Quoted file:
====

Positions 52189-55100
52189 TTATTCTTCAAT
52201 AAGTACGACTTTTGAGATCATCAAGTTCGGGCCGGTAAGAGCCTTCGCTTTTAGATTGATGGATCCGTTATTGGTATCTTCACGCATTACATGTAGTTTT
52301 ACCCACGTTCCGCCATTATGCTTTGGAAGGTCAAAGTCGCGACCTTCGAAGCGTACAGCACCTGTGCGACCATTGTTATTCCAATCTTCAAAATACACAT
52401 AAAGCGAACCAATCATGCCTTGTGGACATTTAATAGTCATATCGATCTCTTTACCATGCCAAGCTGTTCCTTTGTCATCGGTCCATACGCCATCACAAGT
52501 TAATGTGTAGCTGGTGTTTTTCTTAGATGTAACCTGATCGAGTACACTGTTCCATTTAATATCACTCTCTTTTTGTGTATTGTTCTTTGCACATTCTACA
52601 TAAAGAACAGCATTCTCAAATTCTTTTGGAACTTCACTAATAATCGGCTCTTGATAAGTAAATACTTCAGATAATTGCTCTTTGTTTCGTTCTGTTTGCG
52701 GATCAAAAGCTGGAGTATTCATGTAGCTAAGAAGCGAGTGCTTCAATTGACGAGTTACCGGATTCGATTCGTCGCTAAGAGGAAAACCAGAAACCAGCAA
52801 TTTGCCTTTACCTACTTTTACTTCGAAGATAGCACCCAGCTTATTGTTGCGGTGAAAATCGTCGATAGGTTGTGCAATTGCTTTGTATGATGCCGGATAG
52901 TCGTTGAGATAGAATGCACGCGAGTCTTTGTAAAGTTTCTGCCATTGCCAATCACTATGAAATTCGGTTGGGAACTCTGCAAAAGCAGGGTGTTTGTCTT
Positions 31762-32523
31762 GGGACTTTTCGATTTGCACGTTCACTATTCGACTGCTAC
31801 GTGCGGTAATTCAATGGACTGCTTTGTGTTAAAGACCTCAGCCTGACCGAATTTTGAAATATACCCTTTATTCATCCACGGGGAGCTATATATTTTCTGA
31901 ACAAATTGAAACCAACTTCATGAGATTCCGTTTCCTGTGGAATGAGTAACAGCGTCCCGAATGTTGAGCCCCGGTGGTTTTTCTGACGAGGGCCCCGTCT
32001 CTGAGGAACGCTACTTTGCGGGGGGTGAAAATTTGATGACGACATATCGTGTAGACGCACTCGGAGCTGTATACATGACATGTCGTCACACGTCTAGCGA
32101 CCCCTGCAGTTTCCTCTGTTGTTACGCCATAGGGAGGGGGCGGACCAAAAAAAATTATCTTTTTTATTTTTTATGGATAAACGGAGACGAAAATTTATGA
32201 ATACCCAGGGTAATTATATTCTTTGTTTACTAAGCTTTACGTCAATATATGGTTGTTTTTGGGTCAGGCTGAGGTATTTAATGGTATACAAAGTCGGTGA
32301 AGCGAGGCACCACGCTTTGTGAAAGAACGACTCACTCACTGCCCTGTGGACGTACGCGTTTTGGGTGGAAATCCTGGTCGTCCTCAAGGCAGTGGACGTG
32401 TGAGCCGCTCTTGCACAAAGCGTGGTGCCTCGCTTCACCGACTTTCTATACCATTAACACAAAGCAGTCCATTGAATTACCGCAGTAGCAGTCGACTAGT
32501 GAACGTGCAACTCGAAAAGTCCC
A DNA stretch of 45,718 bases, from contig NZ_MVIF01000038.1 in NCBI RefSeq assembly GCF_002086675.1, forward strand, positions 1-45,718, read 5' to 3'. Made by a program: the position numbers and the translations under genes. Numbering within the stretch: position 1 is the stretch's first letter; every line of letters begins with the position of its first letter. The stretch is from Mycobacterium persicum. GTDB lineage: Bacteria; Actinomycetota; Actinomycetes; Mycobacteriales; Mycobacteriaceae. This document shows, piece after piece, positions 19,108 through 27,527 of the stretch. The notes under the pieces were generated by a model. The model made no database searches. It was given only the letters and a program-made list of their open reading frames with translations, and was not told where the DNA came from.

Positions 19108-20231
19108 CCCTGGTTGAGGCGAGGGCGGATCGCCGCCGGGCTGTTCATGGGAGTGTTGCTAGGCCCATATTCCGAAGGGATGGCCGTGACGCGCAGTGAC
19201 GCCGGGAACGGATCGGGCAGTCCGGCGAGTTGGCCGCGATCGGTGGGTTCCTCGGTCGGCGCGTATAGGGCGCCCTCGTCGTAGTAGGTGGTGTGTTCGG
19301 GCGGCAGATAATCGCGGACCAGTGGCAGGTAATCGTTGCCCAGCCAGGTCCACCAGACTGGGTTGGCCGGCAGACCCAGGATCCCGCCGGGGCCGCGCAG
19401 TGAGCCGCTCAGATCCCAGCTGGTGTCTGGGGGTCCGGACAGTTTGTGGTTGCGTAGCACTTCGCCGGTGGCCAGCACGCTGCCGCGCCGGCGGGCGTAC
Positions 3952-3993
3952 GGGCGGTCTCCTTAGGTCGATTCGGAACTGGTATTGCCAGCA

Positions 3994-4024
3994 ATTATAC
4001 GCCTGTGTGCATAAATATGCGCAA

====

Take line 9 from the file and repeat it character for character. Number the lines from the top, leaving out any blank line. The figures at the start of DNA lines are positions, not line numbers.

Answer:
52801 TTTGCCTTTACCTACTTTTACTTCGAAGATAGCACCCAGCTTATTGTTGCGGTGAAAATCGTCGATAGGTTGTGCAATTGCTTTGTATGATGCCGGATAG